Thursday, February 2, 2017


Supposedly the last
words of Casanova
were, "I have lived
as a philosopher, and
I die as a Christian."
I never new if that
was true or not, but
it always seemed to
me to be, first-off,
pretty late-in-life,
on his own part, for
that sort of switch.
Kind of cheating, in
a way. But, based on
my own Christian
education, whatever
it was, I also thought
it was probably just
what they've always
deserved  -  always
with their talk of the
all-forgiving God,
with no reservations 
and with your only 
task being to profess 
that faith and all 
is forgiven. What 
else was the use of
anything? Someone
with a fairly debauched 
life crawling back to 
them at the end of 
their life, claiming 
a conversion and 
thereby affording 
to themselves all 
that last-moment 
forgiveness and 
salvation which 
this Christian 
God would extend 
to pitiful humans. 
On the other hand, 
you had some 
regurgitant ascetic, 
always praying and 
humble, doing 
good works, sweating 
and slaving all his 
or her life for 
Heaven's purposes, 
and, at the end, 
he or she gets 
the very same 
thing? It seemed 
as if  -  by their 
logic, any fool 
could jump to 
the front of the 
line whenever 
they felt it was 
time, putting aside 
all the blood-curdling, 
nasty and brutish 
life they'd been 
leading until then.
Consider Hitler, 
with his final words, 
'OK, God, I'm in. 
I truly believe.' 
It just never 
seemed correct 
enough to be real. 
Another thing 
I never got to 
the bottom of 
was if and whether 
other people thought 
of things in the
manner I did - 
all this give and 
take about religion 
and fate and 
mannerisms and 
history and such. 
I never knew if 
it was just me, 
unique to me 
anyway, or if 
it was the sort 
of thing all 
mankind is 
constantly living 
with. I kind of 
hoped that was 
the case, but 
if it was  -  at
the same time 
 -  I really 
thought it was 
a bum deal for 
everyone. Some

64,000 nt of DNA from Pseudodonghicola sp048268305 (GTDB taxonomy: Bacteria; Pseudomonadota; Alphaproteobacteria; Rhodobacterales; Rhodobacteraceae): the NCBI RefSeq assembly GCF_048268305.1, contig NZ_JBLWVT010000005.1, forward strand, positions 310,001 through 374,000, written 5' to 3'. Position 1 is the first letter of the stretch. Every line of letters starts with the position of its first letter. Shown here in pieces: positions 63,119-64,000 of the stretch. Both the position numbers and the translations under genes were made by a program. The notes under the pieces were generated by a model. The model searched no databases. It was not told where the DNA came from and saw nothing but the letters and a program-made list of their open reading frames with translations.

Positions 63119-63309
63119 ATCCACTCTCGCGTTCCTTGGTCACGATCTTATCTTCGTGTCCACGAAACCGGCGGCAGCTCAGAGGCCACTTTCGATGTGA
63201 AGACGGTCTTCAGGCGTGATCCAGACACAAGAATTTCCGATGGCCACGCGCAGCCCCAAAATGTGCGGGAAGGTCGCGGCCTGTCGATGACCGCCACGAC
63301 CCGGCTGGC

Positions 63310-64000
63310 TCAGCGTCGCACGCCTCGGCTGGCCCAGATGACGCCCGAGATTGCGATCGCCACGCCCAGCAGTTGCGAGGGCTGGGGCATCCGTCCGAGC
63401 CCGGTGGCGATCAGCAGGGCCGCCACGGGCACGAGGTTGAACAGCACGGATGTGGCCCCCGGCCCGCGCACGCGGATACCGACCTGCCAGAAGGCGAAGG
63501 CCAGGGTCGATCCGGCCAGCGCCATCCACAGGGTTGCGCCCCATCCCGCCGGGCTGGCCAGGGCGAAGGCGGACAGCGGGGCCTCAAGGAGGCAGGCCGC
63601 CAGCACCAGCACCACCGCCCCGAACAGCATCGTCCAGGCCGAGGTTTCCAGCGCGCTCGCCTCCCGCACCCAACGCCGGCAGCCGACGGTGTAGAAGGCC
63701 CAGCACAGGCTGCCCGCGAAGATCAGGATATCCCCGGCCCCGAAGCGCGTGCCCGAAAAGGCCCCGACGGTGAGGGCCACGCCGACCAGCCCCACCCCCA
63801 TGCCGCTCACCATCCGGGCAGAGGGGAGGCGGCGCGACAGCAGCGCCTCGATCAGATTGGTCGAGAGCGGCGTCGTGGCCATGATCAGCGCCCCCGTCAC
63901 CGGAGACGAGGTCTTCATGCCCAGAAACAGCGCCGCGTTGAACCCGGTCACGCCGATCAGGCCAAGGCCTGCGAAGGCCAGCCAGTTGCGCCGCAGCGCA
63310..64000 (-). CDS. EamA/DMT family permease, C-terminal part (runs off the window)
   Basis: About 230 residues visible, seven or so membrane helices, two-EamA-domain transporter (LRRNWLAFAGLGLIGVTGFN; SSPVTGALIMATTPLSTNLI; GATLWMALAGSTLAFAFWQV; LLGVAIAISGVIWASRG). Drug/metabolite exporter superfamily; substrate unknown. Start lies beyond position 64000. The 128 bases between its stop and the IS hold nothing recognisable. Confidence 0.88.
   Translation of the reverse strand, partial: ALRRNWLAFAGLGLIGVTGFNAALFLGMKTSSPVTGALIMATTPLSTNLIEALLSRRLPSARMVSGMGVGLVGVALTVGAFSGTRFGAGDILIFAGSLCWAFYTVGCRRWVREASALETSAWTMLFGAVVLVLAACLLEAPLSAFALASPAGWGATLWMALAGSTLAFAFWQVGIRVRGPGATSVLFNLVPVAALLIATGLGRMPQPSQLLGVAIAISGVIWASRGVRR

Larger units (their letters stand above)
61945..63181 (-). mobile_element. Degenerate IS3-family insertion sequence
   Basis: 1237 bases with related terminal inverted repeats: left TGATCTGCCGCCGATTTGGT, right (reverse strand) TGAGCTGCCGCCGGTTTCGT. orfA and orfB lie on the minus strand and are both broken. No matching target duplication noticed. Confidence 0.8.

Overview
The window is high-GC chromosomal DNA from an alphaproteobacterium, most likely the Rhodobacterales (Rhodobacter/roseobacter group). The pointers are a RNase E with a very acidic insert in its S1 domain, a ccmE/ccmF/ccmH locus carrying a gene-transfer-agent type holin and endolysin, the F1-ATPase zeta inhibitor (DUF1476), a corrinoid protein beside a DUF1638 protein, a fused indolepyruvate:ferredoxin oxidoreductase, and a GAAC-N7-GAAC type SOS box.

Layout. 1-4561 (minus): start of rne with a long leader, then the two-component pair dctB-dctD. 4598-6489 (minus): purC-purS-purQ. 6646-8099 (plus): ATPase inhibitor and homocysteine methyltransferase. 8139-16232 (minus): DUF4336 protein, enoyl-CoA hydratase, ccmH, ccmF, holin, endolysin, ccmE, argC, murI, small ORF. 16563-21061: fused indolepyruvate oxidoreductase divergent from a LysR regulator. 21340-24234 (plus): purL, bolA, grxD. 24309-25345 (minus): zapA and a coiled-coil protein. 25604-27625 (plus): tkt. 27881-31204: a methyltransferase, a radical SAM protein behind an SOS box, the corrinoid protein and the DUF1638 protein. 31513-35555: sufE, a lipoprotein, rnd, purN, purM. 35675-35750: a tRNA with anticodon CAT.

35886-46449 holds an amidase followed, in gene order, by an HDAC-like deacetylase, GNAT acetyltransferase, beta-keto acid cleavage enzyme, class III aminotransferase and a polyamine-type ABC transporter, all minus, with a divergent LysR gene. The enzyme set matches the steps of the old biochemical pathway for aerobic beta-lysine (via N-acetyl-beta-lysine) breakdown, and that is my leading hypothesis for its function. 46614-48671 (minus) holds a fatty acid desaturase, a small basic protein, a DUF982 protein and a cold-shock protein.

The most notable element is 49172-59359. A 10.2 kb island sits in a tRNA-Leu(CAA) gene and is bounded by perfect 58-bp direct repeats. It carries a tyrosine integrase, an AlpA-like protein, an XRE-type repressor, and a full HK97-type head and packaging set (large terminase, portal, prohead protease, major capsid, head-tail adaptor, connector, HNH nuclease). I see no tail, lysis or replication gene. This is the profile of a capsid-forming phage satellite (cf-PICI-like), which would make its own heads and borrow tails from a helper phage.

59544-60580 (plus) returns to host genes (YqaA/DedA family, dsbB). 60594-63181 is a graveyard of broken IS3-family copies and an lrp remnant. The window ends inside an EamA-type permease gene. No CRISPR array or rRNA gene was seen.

of the people I'd
meet just seemed 
like regular, nice 
people  -  and I 
could never 
even imagine 
them dealing 
with a dark, 
questioning side. 
As time went on, 
I visited Chinatown 
more and more  -  
the real heart of 
Chinatown, like 
in the guide books, 
Mott Street, Doyers, 
Pell, old-line stuff. 
I never sensed any 
of the strange, 
dark brooding 
there. The sort 
of thing that was 
within me didn't 
seem to exist there. 
I had someone 
once tell me I 
was the most 
'haunted' person 
they'd ever seen, 
that I came across 
to them as haunted. 
That was weird to 
hear, and it rang a
little true, although 
I couldn't understand 
why it would be 
apparent to another. 
Anyway, Chinatown
never presented me 
with any 'haunted' 
characters. It was 
different and startling 
and strange  -  with 
sorts of weird habits
and things everywhere. 
The cultural difference 
was vast, and that 
allowed a complete
anonymity. Food, 
tea, people in 
clumps  -  Chinese 
people seem very 
social, tight with 
their own kind, 
sitting around 
together, always 
yapping that 
sing-song language 
of theirs. I even 
learned a few words  -  
for oddball things: 
'too expensive,' and 
of course the dumb 
things like 'how 
are you?' and 
'hello.' Not that 
they were used 
much, but it was fun. 
 At this time, the 
borders of Chinatown 
and Little Italy, as it 
was called, were 
bleeding into each 
other as Chinatown 
grew and the Italian
section began 
shrinking. Those 
people, the Italians,
had a tendency 
to eventually become 
successful and 
move away, to 
overdecorated places 
like Staten Island 
and parts of Brooklyn 
(or into he Witness 
Protection Program)
-  with houses and
little lawns, space 
for cars and the rest. 
As they did that, 
they left a void, and